The Native Americans were right: “Those who tell the stories rule the world“. A maxim that remains valid, even today, where everything is a narrative. From business to science, storytelling has become a common rule for more effective communication. Better than data and statistics. The new digital media are also helping to perfect this approach, according to Andrea Fontana, lecturer in Corporate Storytelling at the University of Pavia and president of Storyfactory, a company that helps brands, companies and people tell their stories. “Technology”, he says, “is significantly changing the way we tell stories, but not the core principles of our profession”.
What it means to be a storyteller
To fully understand this profession, its present and future, we should take a step back and understand what storytelling is. “It is no longer merely a discipline, it is the context of life and work in which we all exist. It ranges from Youtube video-novels to Instagram Stories, from brand narratives to brand journalism: we now live in an incessant flow of content and information to work, play, train and distract us”, highlights Fontana.
A continuous flow in which it is often difficult to disentangle oneself: Instagram averages nearly 95 million photos posted within 24 hours and 3.5 million shares and likes added every day, while 236 videos are posted every minute on Tik Tok.
A veritable narrative ‘siege’. “Storytelling is needed for this reason, because it provides a set of tools for companies to make themselves heard and emotionally engage their target audience, while at the same time increasing the value of their brand and products. Companies are also able to share internal experiences and working practices and optimise their online reputation”, concludes Fontana.
A company today is no longer viewed as a sort of ‘institution’ set in stone, but as a human and personal experience.
Talking about oneself and one’s business is as vital for companies as it is for people, since, otherwise, there is a risk that it will be a competitor, a detractor or simply someone who does not know you well.
The contribution of digital
Technology has changed everything. “Our every act of cultural, physical, emotional consumption depends on online and offline narrative plots, fragmentary or complete narratives. Technology has changed our body of knowledge, but it remains a mere means to an end. The real issue is the ‘fiction economy‘, the fact that we now live in a reality and an economy where the symbolic-technological, emotional and value side of reality and things has the upper hand over the useful and functional side. And this revolutionises everything, even the world of storytelling”, Fontana points out.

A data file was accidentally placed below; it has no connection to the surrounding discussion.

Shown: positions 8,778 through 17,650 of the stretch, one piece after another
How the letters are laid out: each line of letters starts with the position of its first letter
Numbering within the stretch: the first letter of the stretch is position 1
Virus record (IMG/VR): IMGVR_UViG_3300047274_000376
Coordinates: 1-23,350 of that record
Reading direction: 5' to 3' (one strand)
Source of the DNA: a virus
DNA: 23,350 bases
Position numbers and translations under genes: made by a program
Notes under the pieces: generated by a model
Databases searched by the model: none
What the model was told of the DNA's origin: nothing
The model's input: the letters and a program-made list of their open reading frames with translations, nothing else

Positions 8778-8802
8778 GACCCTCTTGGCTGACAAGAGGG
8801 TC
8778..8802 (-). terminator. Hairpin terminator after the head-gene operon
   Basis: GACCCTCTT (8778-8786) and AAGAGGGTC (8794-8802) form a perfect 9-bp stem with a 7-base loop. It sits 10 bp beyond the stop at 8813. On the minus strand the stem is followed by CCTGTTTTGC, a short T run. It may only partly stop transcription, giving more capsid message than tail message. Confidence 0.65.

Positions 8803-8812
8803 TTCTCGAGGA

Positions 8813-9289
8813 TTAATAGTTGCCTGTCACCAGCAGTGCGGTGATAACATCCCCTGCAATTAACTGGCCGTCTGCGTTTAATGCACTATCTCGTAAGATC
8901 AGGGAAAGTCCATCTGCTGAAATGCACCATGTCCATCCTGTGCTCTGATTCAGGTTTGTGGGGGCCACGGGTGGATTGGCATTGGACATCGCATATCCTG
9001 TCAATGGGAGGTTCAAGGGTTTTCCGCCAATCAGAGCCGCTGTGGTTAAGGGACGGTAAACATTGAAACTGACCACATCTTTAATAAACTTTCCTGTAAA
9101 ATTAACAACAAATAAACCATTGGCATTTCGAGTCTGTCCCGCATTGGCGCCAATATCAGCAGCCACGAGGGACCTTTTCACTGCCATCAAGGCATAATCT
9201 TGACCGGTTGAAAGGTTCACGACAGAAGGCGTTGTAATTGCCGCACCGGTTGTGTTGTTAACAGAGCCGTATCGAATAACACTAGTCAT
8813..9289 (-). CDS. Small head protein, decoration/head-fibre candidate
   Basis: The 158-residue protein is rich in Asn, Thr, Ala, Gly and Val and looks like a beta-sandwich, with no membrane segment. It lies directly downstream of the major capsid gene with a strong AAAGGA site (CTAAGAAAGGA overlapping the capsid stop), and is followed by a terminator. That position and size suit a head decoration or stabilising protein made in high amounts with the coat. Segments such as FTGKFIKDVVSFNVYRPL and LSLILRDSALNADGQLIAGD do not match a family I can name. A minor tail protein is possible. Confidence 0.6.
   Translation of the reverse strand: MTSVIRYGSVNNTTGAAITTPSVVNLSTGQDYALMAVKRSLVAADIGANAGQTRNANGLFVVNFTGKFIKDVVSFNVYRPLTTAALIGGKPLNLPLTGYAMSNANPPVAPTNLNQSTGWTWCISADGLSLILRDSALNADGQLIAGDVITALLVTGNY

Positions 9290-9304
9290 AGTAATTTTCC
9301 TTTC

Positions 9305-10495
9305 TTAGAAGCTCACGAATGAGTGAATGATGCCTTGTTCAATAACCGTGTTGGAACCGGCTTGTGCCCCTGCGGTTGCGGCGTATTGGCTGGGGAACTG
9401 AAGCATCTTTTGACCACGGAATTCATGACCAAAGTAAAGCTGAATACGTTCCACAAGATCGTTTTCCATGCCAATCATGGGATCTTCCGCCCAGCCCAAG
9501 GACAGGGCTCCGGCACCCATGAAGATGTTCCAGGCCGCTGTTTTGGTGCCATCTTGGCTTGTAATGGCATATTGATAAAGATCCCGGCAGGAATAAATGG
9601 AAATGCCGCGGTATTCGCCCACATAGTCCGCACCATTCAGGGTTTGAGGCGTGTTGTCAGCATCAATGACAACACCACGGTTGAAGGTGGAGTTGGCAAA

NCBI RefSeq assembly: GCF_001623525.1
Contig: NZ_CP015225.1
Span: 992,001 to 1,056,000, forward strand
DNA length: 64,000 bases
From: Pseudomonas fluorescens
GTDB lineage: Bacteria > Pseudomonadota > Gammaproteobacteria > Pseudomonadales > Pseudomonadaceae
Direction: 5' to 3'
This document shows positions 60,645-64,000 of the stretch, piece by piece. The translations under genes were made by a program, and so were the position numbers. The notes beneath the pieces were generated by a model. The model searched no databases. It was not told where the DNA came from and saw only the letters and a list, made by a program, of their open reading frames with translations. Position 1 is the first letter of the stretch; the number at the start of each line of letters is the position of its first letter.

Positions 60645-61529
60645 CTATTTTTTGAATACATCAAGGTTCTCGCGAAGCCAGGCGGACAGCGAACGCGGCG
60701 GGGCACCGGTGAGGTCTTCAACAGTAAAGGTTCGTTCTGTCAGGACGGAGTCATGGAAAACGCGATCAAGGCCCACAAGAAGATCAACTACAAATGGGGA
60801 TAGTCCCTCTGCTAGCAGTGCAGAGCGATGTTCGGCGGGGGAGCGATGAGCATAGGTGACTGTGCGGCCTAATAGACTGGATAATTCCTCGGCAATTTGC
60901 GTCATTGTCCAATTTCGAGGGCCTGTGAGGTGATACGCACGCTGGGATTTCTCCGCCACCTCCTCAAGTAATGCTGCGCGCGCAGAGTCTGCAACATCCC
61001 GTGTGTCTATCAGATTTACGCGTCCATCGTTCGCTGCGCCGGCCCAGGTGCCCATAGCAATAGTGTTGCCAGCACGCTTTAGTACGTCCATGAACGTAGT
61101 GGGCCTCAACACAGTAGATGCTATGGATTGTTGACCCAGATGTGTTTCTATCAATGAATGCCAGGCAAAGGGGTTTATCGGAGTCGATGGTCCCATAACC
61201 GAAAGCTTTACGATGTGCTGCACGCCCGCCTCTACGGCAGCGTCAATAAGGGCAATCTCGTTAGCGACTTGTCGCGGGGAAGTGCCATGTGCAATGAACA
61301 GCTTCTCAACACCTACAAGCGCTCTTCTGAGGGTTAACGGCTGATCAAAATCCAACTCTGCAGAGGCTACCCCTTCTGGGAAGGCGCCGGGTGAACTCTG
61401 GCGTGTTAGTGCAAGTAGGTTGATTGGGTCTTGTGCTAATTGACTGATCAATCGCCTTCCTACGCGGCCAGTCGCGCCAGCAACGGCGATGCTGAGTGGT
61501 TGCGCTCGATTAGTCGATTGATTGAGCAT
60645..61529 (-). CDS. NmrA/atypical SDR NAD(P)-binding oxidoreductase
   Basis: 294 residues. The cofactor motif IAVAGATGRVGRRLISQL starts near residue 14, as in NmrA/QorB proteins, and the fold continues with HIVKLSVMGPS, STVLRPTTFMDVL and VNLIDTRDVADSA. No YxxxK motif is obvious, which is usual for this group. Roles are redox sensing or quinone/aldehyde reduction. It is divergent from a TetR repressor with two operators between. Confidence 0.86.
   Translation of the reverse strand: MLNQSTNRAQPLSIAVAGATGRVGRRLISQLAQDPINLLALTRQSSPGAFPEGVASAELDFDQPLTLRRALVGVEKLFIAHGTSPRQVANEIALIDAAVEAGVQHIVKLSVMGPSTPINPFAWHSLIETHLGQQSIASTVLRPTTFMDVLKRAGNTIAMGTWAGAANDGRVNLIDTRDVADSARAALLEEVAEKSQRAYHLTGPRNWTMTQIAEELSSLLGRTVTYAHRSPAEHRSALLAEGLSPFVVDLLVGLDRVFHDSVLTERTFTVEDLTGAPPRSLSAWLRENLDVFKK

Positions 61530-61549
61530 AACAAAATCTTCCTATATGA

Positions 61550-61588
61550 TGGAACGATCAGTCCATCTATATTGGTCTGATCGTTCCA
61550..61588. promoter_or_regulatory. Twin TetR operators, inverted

The rationale is clear. “A company today is no longer viewed as a sort of ‘institution’ set in stone, but as a human and personal experience. The difference is therefore made in terms of a corporate narrative that can be built around factors such as one’s figure, one’s company or one’s products or services”, concludes Fontana.
Companies therefore also need to address their target audience, and to do so, they need the help of digital technology. “In some ways, new technologies have contributed to creating my work”, explains Daniele Orzati, storyteller and Head of Strategy at Storyfactory. “In the old days, when the mass media did all the work, one piece of content sufficed for sales: horizontal, immediate, attractive. Nowadays, if I want to use the available communication channels, especially social media, I have to offer a wealth of information, content and stories. And these channels are no longer one-way, there is a necessary interaction with the audience”.
Careers and training
If storytelling is an innate human experience, it is certainly not always enough. “Becoming a storyteller requires honing one’s skills and a long process of study and practice. I still remember when I just started at the University of Pavia, at a time when social media had not yet been born: activities differed considerably from the ones we have today. Since then, I have trained many who are now experts and also had the opportunity to create specialisation courses both at the University of Pavia and at other Italian universities”, recalls Fontana.
After a theoretical course, often consisting of specific degree courses or training activities, including online, comes a practical phase. In most companies, the role of storyteller is carried out by a content creator or by specific consultants, who are often hired directly by companies or communication agencies.
Today, people tend to choose a product more and more if the company placing it on the market is ethical, attentive and capable of going beyond the logic of profit alone,
explains Orzati. That is why “even for the best-known companies in the market, we work by reporting their virtuous behaviour in newspapers, on digital channels and also live”.
The change is now irreversible. This is why it is essential to focus on the skills and professions capable of mastering the trend, from content managers to podcast producers, bringing growth and innovation to a sector that will become increasingly important in the next few years in the strategies of companies and brands.